Lent and Hunger


My daughter and I are giving up cakes for Lent – just as soon as we’ve eaten the cakes still in the house! Yes, I know that’s really what pancake day is for, but she was at a cupcake party at the weekend and still has the lovely specimen above to eat! We should be all set by the end of the week for a cake-free Lent!

We’ve made other pledges in the family for this period of abstinence. My son announced on the way home from school yesterday that he is giving up not sharing! Too many negatives there – in other words he’s going to share more between now and Easter, especially games consoles with his sister! And as a family we’ve pledged to join the End Hunger Fast campaign. We’ll be joining in the national day of fasting on 4th April and we’ll be taking the 3-day foodbank challenge at some point during Lent too.

The Christian season of Lent comes from the example of Jesus, who spent 40 days in the wilderness, going without food and focussing on God the Father to prepare for the start of his public ministry. Lent is a time for self-examination before God allowing short-comings to be revealed and then restored. The self-denial of fasting is about shifting our focus from ourselves onto God, and the discipline required means we are thrown onto His strength instead of our own. Lent is about renewing our commitment to God, and this year, some friends have given up Facebook rather than food in order to spend the time in prayer instead.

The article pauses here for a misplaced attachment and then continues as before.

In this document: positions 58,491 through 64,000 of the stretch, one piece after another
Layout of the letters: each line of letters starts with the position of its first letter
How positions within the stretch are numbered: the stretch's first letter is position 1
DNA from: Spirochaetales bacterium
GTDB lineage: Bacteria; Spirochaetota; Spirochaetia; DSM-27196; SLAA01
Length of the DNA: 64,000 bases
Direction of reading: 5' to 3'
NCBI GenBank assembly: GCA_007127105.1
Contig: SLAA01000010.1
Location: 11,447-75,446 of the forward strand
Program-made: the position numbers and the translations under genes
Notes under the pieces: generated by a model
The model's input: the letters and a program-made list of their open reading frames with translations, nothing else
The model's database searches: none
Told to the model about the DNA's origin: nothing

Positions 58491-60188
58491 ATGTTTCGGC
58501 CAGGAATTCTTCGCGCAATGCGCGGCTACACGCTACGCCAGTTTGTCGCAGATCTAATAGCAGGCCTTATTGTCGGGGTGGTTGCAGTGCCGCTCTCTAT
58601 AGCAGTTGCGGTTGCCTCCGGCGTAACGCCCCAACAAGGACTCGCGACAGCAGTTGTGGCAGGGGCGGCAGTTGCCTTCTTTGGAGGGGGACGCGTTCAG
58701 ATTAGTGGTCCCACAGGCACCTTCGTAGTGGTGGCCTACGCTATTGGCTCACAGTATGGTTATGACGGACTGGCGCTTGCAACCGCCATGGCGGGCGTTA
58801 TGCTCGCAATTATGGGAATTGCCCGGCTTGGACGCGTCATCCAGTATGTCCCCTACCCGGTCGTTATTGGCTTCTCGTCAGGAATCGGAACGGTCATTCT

I think it’s time we had a season of self-examination in the UK. The rising numbers of people using food banks shows that many people don’t have the luxury of choosing to go hungry as a spiritual discipline – it is a part of their every day life. So this year, our fasting is in solidarity with those going hungry in Britain. And we’re joining in with the campaign to draw attention to the issue.

The End Hunger Fast campaign is calling for the Government to examine what is happening and act to bring about change in three areas; welfare, wages and food prices. Over half of those who go to a food bank are referred because of benefit delays, changes and sanctions. Regardless of the political arguments about welfare reform, government debt and affordability, social security should provide a secure safety net to ensure people do not go hungry.  The majority of households in poverty actually have one or more adults in work, but people are still at risk from hunger. Work should pay, and the minimum wage ought to make sure it does. The campaign also calls for support for the Living Wage, which I have discussed before. Meanwhile, food prices continue to rise, even ahead of inflation and way above wages. And the poorest often end up paying more for their food, or having to buy cheap but unhealthy processed food because of a lack of access to supermarkets and fresh food outlets. The campaign calls for a full review of British food markets to find ways to make them healthy, affordable and sustainable.

So, what are you giving up for Lent? Would you choose to go hungry to stand in solidarity with those who have no choice, even here in the UK? 20 charities, including Church Action on Poverty, and a number of public figures have signed up. There are lots of ways to join in and pledge your support, and there will be media moments during the campaign too. It started this morning outside the Houses of Parliament – you can see pictures on Facebook and follow the campaign there.

A strategy to tackle Child Poverty

As you’d expect from the Joseph Rowntree Foundation, this blog is a clear, practical comment on child poverty, especially in the light of government plans to change how it is measured. It echoes some of what I’ve written in previous blogs: “We have too many low-paid, low-skilled, insecure jobs that do not lead to better jobs and a route out of poverty.”